Crispy-Edged Focaccia with Tomatoes & Zucchini

Yesterday, as I gloriously splashed around in Lake Sammamish on a perfect PNW summer Saturday, I commented to my (socially distant) friend Stephanie that this was the type of weekend we spend the rest of the year waiting for. It was warm out (but not too hot), the water was refreshing (but not cold!), and once we got back to shore, we had a wine tasting waiting for us. And to soak up the wine, we had about-to-be grilled halibut, and this Crispy-Edged Focaccia with Tomatoes and Zucchini.


There should probably be some new word to define the overwhelming emotion that is “I can’t express the rush of joy I feel being in close-ish proximity to my friends.” Like lots of other folks, I’ve mostly kept to my house over the past four months. It’s the responsible thing to do, and for me, and hardly seems like much of an ask in the face of a global pandemic. Of course, that doesn’t mean it doesn’t get tiring, even though I live with my lovely partner (and we equally agree that we can’t believe how well we’re getting along, what with all of this togetherness). I just miss my friends. And the outside.


So, with masks in hand, boundaries agreed on, and outdoor plans firmed up, we headed to Jen and Tim’s for an amazing afternoon of being on the water, tasting wine, mostly, giddily enjoying a PNW summer evening with friends. The Wine Tribe tasting resulted in some excellent finds (I’ll leave it to Steph to post those results soon!), Jen and Tim made an incredible dinner (with drool-worthy tomatoes from their garden) and, I’m pleased to say, the focaccia did itself justice.


Speaking of friends, this focaccia recipe, with the adaptations, came directly from my pal Christopher. He and I like to give one another real-time updates on what we’re making for dinner (or dessert or perhaps cocktail hour). When he texted me photos of the gorgeous, chewy-cheesy-crispy edged glory of a gluten-filled dream, I demand details. As it turns out, he took this great recipe and pizza-fied it. He was kind enough to share the details for me, so that I, in turn, could zhuzh it up in my own way. I kept the crispy edge (brilliant) and added a bunch of sautéed veggies to highlight some glorious summertime produce and make it more of a side dish. The end result is an airy, chewy bread topped with  crispy, cheese edges and filled with the heartiness and tang of summer veggies.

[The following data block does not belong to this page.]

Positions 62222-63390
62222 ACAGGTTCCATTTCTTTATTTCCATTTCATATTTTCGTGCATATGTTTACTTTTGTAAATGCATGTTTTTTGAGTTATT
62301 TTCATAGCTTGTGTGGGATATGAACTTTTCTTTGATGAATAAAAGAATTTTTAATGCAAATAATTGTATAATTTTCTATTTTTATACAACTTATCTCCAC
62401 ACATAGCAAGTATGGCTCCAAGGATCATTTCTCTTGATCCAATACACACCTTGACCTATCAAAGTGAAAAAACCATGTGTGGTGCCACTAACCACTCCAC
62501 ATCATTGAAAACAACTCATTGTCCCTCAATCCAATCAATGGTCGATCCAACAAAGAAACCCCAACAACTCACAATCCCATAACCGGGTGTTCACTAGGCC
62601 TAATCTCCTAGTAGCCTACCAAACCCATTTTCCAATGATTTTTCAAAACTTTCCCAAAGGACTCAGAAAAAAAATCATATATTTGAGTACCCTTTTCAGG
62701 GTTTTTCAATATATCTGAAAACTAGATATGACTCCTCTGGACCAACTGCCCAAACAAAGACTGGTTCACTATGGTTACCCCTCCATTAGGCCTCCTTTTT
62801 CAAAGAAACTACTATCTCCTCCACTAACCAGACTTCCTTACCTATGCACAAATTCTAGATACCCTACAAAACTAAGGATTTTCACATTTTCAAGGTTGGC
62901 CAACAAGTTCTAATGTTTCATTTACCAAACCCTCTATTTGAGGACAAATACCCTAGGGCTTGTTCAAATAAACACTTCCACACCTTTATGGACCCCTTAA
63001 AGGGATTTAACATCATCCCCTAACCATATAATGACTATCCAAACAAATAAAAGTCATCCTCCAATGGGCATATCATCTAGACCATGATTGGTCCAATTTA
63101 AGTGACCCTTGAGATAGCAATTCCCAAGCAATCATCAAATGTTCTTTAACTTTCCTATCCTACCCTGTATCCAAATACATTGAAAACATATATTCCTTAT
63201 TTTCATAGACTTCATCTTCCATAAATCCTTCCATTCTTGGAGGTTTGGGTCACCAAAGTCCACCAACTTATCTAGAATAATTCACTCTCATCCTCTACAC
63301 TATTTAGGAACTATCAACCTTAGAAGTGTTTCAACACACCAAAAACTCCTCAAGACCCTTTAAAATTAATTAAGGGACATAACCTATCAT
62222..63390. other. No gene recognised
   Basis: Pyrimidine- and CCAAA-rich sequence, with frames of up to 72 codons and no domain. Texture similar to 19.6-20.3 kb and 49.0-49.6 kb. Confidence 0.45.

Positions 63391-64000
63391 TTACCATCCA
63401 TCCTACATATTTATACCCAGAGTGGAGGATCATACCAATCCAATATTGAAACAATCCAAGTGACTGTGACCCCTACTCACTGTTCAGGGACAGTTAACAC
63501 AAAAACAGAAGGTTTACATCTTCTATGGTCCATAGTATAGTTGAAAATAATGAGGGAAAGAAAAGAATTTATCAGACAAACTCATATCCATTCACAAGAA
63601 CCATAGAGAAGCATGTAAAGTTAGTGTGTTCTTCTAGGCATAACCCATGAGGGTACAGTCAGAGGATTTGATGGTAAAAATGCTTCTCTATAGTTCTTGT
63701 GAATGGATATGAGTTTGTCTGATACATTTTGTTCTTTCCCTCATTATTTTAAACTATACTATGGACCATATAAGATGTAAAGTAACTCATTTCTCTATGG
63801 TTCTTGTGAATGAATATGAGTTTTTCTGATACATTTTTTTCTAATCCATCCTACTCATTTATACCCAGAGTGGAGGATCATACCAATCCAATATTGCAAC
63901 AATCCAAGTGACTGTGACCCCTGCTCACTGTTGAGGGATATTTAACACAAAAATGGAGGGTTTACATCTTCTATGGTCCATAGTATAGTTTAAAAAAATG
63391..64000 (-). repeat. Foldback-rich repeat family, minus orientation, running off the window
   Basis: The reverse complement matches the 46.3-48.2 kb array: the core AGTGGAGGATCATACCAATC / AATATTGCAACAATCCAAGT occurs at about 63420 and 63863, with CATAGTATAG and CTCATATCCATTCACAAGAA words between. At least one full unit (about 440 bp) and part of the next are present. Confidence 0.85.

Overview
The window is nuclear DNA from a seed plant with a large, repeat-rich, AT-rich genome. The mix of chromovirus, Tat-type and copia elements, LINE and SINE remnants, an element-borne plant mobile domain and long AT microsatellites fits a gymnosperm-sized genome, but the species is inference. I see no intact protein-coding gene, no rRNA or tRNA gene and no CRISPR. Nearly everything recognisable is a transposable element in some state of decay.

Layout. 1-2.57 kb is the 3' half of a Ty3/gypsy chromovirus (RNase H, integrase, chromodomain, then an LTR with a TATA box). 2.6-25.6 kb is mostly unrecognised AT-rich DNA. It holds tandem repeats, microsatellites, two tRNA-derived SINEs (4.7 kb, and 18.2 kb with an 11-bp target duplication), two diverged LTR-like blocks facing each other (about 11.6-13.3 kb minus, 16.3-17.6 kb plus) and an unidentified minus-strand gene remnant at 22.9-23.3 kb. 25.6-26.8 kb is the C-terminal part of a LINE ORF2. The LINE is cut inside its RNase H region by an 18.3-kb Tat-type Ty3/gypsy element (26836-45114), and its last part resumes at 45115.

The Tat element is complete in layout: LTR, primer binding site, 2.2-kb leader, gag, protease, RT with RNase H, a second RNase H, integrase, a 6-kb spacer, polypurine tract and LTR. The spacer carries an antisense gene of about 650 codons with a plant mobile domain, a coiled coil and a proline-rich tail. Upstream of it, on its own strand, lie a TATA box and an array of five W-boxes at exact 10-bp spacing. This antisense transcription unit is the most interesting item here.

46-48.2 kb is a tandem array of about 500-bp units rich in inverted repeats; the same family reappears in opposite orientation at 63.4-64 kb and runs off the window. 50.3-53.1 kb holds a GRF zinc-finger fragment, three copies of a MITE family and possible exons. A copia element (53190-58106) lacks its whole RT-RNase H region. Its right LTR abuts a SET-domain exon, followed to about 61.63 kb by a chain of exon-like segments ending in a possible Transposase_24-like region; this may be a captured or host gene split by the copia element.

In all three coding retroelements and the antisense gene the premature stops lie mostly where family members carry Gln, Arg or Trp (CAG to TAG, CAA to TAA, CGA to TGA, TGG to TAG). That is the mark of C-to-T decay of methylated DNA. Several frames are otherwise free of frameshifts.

This recipe is a great one to try for bread-baking newbies, or just anyone who loves a good focaccia. It is quite simple, and the original recipe from Bon Appetite has some great videos that explain it step-by-step.


Using Christopher’s techniques, I made the following changes:

  1. Christopher noted that, for his pizza purposes, he actually split the dough into 2 separate 9×13 glass baking dishes. He felt that created the right thickness. For what I was making – more focaccia like, but still not wanting a super thick dough, I used a large lasagna pan, 10×14.
  2. I used the kind of mozzarella that comes in a vacuum-sealed pack, not in water
  3. Of course, you can make this as cheesy – or not – as you like. But piling the cheese around the edges is a must for those perfect, crispy edges.
  4. Obviously, using any veggies will work great; I went with summer produce, but subbing anything that’s in season will work perfectly well. I would suggest cooking it fully before topping the focaccia


A few extra photos for guidance:


Here’s what it looks like, unbaked but with the cheese lining the edges:

unbaked focaccia lined with cheese

close up unbaked focaccia lined with cheese


Still unbaked, with cheese edges + cooked veggies in the center:

unbaked focaccia lined with cheese and filled with veggies


And the full focaccia, after it’s come out of the oven:

fully baked focaccia


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Crispy-Edged Focaccia with Tomatoes and Zucchini